Latigo in his natural element. Artist: Stan Lynde.

LATIGO

Medium: Newspaper comics
Distributed by: Field Enterprises Syndicate
First Appeared: 1979
Creator: Stan Lynde
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Latigo is what resulted when cartoonist Stan Lynde (rhymes with "find") made a career decision to follow in the footsteps of Roy Crane (Wash Tubbs, Buz Sawyer) and Milton Caniff (Terry & the Pirates,

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Steve Canyon). He left his successful strip, Rick O'Shay, in a dispute over ownership with The Chicago Tribune Syndicate, and signed on with a distributor that promised to be more accommodating.

The new one was Field Enterprises, which had previously distributed Judge Parker, Conchy and, briefly, an Americanized version of the French-language Asterix. Field Enterprises launched Latigo on Monday, June 25, 1979.

The star was Cole Cantrell, nicknamed "Latigo" (after a saddle part), a veteran of the Union army (in contrast to his friend, Duke Sateen, who had fought for the Confederacy). He was raised among Crow Indians, where his name was the Crow equivalent of Two Trails. He had long-standing, unspecified "issues" with a railroad outfit called The Python Corporation and its ruthless CEO, Claudius Max, and clashed directly with them several times. He was an extremely good fighter, with either his fists or a gun, but tended to avoid fighting when he could.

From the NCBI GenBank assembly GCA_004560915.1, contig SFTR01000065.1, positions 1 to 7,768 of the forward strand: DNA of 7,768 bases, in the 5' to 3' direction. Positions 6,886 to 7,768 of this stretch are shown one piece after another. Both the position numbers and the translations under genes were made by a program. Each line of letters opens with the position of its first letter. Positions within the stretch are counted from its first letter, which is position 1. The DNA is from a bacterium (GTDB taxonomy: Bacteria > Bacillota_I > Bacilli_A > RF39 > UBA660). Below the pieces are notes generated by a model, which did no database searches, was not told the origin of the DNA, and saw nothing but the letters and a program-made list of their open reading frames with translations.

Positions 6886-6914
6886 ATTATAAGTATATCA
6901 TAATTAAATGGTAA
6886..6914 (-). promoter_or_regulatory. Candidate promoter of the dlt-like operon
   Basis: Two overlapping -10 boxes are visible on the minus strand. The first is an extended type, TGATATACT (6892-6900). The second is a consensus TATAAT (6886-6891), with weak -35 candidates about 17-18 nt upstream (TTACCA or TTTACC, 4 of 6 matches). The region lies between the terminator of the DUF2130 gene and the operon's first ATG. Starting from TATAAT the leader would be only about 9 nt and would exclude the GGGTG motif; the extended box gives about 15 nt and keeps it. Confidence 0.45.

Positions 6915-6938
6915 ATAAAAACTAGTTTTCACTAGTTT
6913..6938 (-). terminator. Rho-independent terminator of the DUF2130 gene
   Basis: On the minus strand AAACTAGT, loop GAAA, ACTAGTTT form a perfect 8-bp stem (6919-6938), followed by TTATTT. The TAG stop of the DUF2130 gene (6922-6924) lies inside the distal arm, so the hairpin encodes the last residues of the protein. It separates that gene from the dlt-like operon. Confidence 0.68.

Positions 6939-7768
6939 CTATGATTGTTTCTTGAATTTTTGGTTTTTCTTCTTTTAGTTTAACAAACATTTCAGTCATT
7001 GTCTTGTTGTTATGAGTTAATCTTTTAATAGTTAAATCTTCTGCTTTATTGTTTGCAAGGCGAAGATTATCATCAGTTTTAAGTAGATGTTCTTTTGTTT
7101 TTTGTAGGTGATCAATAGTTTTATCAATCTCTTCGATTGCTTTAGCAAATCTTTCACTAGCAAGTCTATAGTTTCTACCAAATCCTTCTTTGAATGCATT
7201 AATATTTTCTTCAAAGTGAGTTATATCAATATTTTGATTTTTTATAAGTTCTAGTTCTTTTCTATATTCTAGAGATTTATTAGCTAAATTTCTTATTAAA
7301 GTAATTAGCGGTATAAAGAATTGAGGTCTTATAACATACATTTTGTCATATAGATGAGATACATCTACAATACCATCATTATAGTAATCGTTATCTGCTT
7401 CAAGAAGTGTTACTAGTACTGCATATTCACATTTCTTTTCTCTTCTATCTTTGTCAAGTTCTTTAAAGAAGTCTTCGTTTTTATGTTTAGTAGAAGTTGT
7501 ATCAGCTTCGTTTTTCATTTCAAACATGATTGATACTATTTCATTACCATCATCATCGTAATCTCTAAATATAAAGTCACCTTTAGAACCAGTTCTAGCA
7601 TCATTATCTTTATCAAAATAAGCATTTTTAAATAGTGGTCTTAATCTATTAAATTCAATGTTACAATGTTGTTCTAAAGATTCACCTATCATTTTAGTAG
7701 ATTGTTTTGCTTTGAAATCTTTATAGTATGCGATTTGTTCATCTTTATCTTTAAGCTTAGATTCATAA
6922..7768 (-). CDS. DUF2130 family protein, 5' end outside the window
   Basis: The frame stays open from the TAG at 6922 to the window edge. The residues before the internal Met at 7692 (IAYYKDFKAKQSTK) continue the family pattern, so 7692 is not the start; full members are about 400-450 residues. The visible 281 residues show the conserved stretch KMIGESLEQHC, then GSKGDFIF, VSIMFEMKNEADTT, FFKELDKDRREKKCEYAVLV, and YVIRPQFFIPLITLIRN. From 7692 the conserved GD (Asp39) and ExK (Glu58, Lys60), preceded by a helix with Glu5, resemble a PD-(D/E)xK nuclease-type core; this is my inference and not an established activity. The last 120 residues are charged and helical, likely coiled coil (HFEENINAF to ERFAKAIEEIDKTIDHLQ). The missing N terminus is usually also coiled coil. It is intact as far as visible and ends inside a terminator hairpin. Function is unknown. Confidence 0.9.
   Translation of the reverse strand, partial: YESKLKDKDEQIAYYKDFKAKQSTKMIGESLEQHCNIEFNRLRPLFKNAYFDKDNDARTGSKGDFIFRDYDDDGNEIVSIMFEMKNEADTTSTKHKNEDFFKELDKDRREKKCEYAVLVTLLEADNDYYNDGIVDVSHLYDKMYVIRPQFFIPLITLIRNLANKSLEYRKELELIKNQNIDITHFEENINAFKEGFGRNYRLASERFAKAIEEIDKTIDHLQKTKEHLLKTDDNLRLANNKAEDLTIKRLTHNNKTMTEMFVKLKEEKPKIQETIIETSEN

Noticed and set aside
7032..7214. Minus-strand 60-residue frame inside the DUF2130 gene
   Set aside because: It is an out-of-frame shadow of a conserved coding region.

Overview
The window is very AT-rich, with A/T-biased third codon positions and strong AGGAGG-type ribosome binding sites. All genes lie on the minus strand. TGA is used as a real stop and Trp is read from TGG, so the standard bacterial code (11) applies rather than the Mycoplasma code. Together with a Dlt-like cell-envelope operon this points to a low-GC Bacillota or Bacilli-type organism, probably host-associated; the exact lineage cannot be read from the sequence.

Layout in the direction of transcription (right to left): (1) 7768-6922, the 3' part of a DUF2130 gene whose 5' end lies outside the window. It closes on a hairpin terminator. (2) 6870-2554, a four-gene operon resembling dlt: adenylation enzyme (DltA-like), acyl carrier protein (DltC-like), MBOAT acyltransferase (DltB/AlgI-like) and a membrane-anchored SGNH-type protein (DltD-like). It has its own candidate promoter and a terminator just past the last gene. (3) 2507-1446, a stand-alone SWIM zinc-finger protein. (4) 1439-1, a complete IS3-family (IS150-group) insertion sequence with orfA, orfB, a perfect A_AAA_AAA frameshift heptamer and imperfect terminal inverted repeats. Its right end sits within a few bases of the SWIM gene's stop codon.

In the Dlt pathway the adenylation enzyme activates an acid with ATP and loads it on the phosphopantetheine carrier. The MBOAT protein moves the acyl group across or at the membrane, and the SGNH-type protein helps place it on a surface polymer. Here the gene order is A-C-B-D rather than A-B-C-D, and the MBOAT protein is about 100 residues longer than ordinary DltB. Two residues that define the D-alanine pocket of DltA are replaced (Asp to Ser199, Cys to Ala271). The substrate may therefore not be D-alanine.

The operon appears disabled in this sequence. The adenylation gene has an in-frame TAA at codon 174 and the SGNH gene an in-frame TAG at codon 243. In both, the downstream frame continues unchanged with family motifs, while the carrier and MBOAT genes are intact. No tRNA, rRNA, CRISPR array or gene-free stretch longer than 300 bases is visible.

Latigo's daily strips were taken up with fairly serious continuing stories, tho not without an element of humor. In the Sundays, which told self-contained stories, the humor was a bit more pronounced, but seldom predominated. Sober or funny, the series always represented Lynde's personal philosophy, which was strongly linked to a gentle style of Christianity — gentle not in the sense that he was shy about asserting it, but that unlike some strongly religious people, he never denigrated the beliefs of others.

The Latigo series wasn't nearly as successful as Rick O'Shay, and lasted less than four years. The final strip was dated May 7, 1983. The entire daily run was re-published in Comics Revue, the monthly anthology of newspaper comics, as the magazine's first "Classic Reprint". Later, Lynde's Cottonwood Press published it in book form. There's usually a volume or two in print from Cottonwood, but other than that, Lynde's second foray into syndicated newspaper comics has mostly faded from the scene.

— DDM

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Text ©2003-07 Donald D. Markstein. Art © Stan Lynde.